Records of research findings abound in Nigeria that has implicated some common preventable diseases as contributory factors to irregular school attendance which eventually culminates in poor achievement by Basic Education Pupils. As a government response to that, the National Health Policy (NSHP) was drawn. It is the Federal Government Policy objectives in the implementation of school health programme. The NSHP is a health support service in the school that guarantees good health for staff and pupils in order to ensure that academic activities in schools go as planned (FME and FMOH 2006). The need for the NSHP is in realization of the obvious consideration by government that health is basic in any human endavour. 

            As such achieving Basic Education for all will be a mirage if there is no guarantee for sound health for both pupils and staff members of the school community. Without sound health, there will be no effective teaching and learning in the school. Indeed there is no gain stressing the obvious fact that school health program synergizes efforts in implementation of the national policy on education.
            The main goal of the national school health policy as stated by government is to improve the health of learners and staff as responsible and productive citizens.

The NSHP has six components. They include:
1.         Healthful school environment
2.         School feeding services
3.         Skill-based health education
4.         School health services
5.         School, home and community relationship
            Researches conducted in Nigeria painted gloomy picture of state of Basic Education in Nigeria especially as it concerns school health programmes in the schools.
            For instance, the 1997, 2003, 2006 monitoring of learning achievement (MLA), the Situation Assessment and Analysis (SAA) of 2001 and the 1992 Situation Analysis and Policy Assessment (SAPA) independently lamented on the child unfriendliness of Nigerian public schools. In Ebonyi state, the 2010 State Education Sector Plan (SESP) and State Education Operational Plan (SESOP) jointly confirmed these earlier studies that Ebonyi state is not spared of the poor state of health program in Education sector.

            UNICEF in her magnanimity in assisting state realized the need to do something urgently to alleviate this problem, organized this training workshop in collaboration with the state Universal Basic Education Board (UBEB). After each day’s training a monitoring visit was organized to schools to monitor the teachers implement the actual salt testing and eye screening. This has gone a long way to open the minds and eyes of school authorities on the need for them to do something in order to take care of their own health, and also assist the pupils in taking care of their health. This is to ensure healthy living that will support regular school attendance, understanding of what is being taught in the school and eventually rise in the learning outcome of the learners.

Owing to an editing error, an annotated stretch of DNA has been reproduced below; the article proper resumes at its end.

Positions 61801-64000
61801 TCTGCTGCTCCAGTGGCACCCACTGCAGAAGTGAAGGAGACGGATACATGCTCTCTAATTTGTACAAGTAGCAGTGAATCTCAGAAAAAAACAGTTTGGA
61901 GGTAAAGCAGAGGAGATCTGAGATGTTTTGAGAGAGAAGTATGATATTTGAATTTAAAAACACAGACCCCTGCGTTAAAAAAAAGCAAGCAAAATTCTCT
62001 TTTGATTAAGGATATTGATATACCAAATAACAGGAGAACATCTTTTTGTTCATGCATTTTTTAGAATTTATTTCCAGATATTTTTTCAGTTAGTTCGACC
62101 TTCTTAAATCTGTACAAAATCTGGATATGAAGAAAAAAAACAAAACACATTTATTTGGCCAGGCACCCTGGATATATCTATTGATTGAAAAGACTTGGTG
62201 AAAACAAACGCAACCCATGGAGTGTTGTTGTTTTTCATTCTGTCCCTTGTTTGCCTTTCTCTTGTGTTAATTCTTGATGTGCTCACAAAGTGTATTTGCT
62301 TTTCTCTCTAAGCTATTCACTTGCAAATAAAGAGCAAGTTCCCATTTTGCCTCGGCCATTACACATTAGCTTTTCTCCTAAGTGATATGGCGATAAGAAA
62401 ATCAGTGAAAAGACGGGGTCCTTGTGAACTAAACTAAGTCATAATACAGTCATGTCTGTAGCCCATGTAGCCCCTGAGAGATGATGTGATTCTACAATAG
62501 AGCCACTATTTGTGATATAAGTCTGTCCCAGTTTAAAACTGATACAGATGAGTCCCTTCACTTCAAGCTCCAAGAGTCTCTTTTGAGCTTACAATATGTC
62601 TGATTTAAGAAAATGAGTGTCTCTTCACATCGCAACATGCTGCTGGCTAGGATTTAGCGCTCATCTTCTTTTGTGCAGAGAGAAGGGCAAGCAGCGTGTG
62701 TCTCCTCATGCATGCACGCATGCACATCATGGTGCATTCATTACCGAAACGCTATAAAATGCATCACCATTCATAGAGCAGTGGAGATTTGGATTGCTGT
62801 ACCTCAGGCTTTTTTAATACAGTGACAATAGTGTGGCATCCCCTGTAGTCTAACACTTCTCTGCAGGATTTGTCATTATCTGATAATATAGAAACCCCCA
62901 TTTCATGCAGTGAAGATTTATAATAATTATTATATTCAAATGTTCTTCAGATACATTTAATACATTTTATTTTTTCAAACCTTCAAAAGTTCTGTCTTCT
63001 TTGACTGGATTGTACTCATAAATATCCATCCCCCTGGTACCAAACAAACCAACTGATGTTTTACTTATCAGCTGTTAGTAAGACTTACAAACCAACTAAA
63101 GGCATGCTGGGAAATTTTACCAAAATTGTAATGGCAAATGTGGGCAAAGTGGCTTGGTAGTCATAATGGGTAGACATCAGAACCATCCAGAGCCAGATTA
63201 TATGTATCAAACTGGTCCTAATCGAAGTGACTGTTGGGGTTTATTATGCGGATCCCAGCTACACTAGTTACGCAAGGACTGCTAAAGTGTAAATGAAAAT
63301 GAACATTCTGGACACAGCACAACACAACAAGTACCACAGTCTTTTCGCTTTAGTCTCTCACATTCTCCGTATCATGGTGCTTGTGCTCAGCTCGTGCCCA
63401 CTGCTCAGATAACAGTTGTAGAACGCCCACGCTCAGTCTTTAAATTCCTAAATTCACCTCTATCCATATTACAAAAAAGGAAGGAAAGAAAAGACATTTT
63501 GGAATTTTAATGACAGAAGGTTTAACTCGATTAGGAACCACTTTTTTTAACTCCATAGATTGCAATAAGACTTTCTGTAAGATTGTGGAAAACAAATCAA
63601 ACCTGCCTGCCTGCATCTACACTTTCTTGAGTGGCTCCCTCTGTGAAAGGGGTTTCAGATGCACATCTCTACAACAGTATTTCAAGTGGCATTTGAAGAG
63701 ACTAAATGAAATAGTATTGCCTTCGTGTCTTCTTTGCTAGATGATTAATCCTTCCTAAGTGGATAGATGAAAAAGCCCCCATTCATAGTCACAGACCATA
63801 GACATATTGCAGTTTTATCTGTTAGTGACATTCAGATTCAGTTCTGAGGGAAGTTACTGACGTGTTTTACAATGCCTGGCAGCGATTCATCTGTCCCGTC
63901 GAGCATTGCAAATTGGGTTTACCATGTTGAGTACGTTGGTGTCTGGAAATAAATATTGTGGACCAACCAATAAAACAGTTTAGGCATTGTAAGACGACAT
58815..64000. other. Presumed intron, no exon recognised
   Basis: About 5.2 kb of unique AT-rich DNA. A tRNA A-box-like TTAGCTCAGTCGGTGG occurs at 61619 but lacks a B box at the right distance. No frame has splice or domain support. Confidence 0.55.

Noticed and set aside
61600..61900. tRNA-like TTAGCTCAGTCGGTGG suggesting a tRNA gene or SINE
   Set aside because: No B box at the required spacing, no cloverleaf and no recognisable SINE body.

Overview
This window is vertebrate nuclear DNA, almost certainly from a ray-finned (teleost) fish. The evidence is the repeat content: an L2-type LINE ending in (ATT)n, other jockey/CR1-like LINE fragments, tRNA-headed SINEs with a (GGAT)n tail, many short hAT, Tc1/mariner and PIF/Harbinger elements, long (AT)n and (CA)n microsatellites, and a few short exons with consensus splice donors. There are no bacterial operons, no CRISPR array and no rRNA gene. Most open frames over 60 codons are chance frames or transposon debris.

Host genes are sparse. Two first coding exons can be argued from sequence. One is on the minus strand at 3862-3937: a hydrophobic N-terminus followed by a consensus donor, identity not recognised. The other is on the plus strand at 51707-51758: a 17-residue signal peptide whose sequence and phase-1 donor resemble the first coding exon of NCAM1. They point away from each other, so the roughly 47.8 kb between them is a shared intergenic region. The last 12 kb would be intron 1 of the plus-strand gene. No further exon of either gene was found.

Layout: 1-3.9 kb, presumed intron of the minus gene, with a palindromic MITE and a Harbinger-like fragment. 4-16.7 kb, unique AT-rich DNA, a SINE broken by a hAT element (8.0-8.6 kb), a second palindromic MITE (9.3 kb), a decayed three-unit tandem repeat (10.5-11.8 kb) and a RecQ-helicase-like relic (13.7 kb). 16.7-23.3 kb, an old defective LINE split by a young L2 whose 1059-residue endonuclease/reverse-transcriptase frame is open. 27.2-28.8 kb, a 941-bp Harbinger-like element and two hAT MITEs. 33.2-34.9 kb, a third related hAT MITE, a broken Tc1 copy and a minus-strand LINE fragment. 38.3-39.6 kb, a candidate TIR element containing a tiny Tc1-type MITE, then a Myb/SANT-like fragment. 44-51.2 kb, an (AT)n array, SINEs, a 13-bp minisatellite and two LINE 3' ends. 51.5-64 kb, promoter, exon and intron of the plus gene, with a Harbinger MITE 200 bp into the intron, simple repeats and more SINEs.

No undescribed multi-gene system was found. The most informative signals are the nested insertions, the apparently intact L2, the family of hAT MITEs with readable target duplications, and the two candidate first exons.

Planned Results
-              School children’s health status available for planning
-              Teachers and Education managers have tools, knowledge and skills to monitor and promote health in schools.
-              Partnership between schools, parent and community enhanced in monitoring and promotion of health status of learners. 

Methodology Employed
            The training was highly participatory. The resource persons used both plenary and group work. A pretest was administered on the participants before the training and a post test was also administered at the end of the training. There was a mean gain in the knowledge of the participants as the mean in the pretest was 15.69 and the mean of the post test was also 37.17 some schools were visited each day after the training, where the teachers were monitored to actually implement what they had learnt. 

1.   Teachers’ Skills built on school health and they now support the pupils on practicing good health.
2.   Schools keep health records of each pupil and assist them access health services in order to reduce school absenteeism and low achievement.
3.    There is now a link between school and public owned health facilities in the community. 

1.         The one day that was ear marked for monitoring was not enough to enable the team visit all the schools and monitor the teachers implement the programme.
2.         To monitor the teachers the following day after completing the actual training was not the best option, as the teachers did not have the opportunity to inform the pupils to come to school with salt samples for testing for iodine.
3.         Insufficient iodine testing kits hindered some school from participating in the actual testing for the iodine in the salt
-              There should be at least three (3) days that should be earmarked for the actual monitoring.
-              The test kit should be supplied to state based on the number of schools the training is targeting.
-              Some day’s gap should be given after the training before conducting the actual monitoring.
-              Provision should be made for a continuous and systematic monitoring of the health screening in order to make it part and parcel of the school programme.
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